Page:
While fruits are generally considered to be healthy, their health benefits are dependent on how they are ripened. The best method is to allow them to ripen naturally on the plant itself. As fruits mature, they undergo a series of physical and biochemical changes that are irreversible and ultimately lead to senescence. This process involves the fruit becoming soft, changing color, developing a characteristic aroma and flavor, and an increase in sugar levels and a decrease in acid content. Ripening is influenced by several factors including temperature and relative humidity.
However, in many cases, it is not feasible to allow fruits to ripen naturally, particularly when they need to be transported over long distances. In such cases, farmers often harvest fruits before they are fully ripe to prevent spoilage during transportation. These fruits are then artificially ripened using specific chemicals at their destination.
Most fruits produce a gaseous compound known as ethylene, which triggers the ripening process. The level of ethylene in under-ripe fruit is typically low, but as the fruit develops, it produces larger quantities of the chemical, which speeds up the ripening process. Recent studies have revealed that ethylene plays a key role in regulating the expression of several genes involved in fruit ripening. These genes convert complex polysaccharides into simple sugars and make the skin of the fruit soft. In artificial ripening, this process is mimicked using chemicals.
The most used chemical for artificial ripening is ethephon (2-chloroethyl phosphonic acid), which penetrates the fruit and decomposes ethylene. Another compound used is calcium carbide, which produces acetylene, an analogue of ethylene. However, calcium carbide is associated with several issues, including being explosive and breaking down the organic composition of vitamins and other micronutrients. Additionally, it only changes the skin color, leaving the fruit raw inside. Furthermore, industrial-grade calcium carbide is often contaminated with trace amounts of arsenic and phosphorus, which are toxic chemicals.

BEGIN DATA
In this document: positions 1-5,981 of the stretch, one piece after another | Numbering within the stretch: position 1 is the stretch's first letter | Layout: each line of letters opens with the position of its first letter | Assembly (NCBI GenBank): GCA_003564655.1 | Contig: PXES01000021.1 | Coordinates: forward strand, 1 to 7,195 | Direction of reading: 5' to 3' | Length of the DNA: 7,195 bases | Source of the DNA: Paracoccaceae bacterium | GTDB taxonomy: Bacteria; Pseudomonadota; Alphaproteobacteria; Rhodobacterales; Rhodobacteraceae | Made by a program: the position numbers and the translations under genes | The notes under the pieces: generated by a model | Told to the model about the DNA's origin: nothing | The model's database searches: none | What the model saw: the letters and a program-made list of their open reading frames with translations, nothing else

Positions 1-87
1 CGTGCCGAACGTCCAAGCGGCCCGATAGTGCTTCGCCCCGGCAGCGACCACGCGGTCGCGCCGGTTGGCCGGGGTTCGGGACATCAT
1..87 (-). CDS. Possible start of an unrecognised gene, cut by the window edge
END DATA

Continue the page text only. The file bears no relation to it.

Symptoms of arsenic and phosphorus poisoning can include vomiting, diarrhea with or without blood, weakness, burning sensation in the chest and abdomen, thirst, difficulty swallowing, burning of the eyes, permanent eye damage, and ulcers on the skin, mouth, nose, and throat. Other symptoms may include throat sores, cough, wheezing, and shortness of breath. Consumption of artificially ripened mangoes, for instance, can upset the stomach and damage the mucosal tissue in the stomach, disrupting intestinal function. Prolonged exposure to the chemicals can also cause peptic ulcers.
Studies have revealed that calcium carbide can also affect the neurological system by inducing prolonged hypoxia. Symptoms of this can include headache, dizziness, high sleepiness, memory loss, cerebral oedema, numbness in the legs and hands, general weakness, cold and damp skin, low blood pressure, and seizures. Pregnant women need to be especially careful and avoid consuming fruits and vegetables that have been artificially ripened with calcium carbide.
In Nepal, the use of calcium carbide to ripen fruits is prohibited under the Food Act of 1967. This act is enforced by the Department of Food Technology and Quality Control (DFTQC), which is responsible for ensuring that food products meet the required standards and are safe for consumption. Fruits ripened with artificial chemical ripening agent are considered as adulterated foods and can be charged from Rs 50,000 to Rs 500,000- or one-year imprisonment or both. Despite the ban, the use of calcium carbide to ripen fruits continues to be prevalent in Nepal, particularly in small-scale fruit markets.
Consumers can avoid consuming fruits that have been artificially ripened by looking for signs of ripeness. For example, a ripe mango will have a sweet aroma, a bright yellow or orange skin, and will yield slightly to gentle pressure. On the other hand, an unripe mango will be firm and green. Additionally, consumers can buy fruits from reliable sources, such as established supermarkets, and ask the seller about the origin and ripening process of the fruits.
In conclusion, while fruits are generally considered to be healthy and nutritious, the method of ripening can significantly affect their quality and safety for consumption. Artificial ripening using chemicals such as calcium carbide can have detrimental effects on human health, including poisoning and neurological damage. Consumers should be aware of the signs of ripeness and avoid consuming fruits that have been artificially ripened.